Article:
Sex Abuse Lawsuit Against Sovereign Grace Ministries Dismissed for Second Time


For the second time, a lawsuit alleging what has been called the largest evangelical sex abuse scandal to date has been struck down because of a technicality.

Eleven plaintiffs seeking a day in court to prove that leaders of an evangelical church-planting network conspired to cover up sexual abuse of children were dealt a blow June 26, when a Maryland Court of Special Appeals dismissed their case for the second time due to legal technicalities.

Judge Deborah S. Eyler in Annapolis, Md., said an appeal of a lower court’s dismissal of a lawsuit against leaders of Sovereign Grace Ministries was filed prematurely, before final adjudication of claims by two of the 11 plaintiffs. The plaintiffs say they were sexually abused as children in the 1980s and 1990s but didn’t realize there was a conspiracy until silos of silence around them broke down in 2011.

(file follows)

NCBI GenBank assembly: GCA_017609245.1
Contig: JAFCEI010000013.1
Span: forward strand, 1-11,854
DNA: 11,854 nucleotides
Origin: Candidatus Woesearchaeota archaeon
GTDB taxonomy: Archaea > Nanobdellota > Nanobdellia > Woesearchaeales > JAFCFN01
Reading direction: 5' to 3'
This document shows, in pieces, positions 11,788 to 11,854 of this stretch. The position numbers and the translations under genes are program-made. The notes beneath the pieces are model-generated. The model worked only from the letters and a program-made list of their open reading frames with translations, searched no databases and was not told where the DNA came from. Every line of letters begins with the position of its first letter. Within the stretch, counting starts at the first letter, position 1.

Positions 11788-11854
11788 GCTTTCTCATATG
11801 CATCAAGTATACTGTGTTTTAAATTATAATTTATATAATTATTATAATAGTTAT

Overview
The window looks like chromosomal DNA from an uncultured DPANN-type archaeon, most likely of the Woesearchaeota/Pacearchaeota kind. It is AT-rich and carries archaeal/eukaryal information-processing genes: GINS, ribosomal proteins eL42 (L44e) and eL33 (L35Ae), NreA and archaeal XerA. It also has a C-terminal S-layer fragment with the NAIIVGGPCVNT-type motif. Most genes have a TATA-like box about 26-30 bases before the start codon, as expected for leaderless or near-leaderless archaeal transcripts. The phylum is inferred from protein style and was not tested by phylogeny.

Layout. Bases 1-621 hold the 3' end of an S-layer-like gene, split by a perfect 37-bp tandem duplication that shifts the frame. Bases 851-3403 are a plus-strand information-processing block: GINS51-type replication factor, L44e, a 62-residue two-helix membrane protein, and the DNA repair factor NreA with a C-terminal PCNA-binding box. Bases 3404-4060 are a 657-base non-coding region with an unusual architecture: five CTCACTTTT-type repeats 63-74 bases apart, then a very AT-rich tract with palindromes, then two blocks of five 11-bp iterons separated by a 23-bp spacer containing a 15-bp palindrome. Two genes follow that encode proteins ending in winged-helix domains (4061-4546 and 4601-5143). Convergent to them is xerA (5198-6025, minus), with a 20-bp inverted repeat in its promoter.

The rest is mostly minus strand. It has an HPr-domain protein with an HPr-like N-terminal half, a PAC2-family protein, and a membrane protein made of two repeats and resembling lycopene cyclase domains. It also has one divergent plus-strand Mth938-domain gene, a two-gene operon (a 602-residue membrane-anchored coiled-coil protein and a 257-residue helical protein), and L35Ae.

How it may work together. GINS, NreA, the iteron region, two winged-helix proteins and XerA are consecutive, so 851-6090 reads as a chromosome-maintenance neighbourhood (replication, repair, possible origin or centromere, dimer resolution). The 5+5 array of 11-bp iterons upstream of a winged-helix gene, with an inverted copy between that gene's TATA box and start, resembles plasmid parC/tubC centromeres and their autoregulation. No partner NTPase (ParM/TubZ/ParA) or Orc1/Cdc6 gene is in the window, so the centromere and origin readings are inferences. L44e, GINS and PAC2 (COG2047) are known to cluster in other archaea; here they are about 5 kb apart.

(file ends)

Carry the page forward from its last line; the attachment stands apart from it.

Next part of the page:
Judge Sharon Burrell of Maryland’s Montgomery County Circuit Court ruled May 23, 2013, that nine of the 11 alleged victims waited too long after their abuse to sue. In Maryland, claims based on injury caused by sexual abuse of a child that do not meet certain legal criteria must be brought within three years after the victim turns 18.

Burrell said the two youngest plaintiffs, who were 17 and 18 when the lawsuit was filed, could not sue in Maryland because the acts they allege involved defendants in Virginia. She gave them 10 days to file a third amended complaint involving only the defendants under her jurisdiction in Maryland. After that deadline passed, Judge Burrell issued a final order closing the case on Aug. 12, 2013.

For that reason, the appellate judge determined, a notice of appeal filed June 14, 2013, was premature and under Maryland law her court has jurisdiction only “when the appeal is taken from a final judgment or is otherwise permitted by law, and a timely notice of appeal was filed.”

“The only notice of appeal filed in this case, on June 14, 2013, was filed prematurely, before the entry of a final judgment,” Eyler ruled, citing legal precedent that “premature notices of appeal are generally of no force and effect.”

Click here to read more.

SOURCE: Associated Baptist Press
Bob Allen

Leave a Reply

Your email address will not be published. Required fields are marked *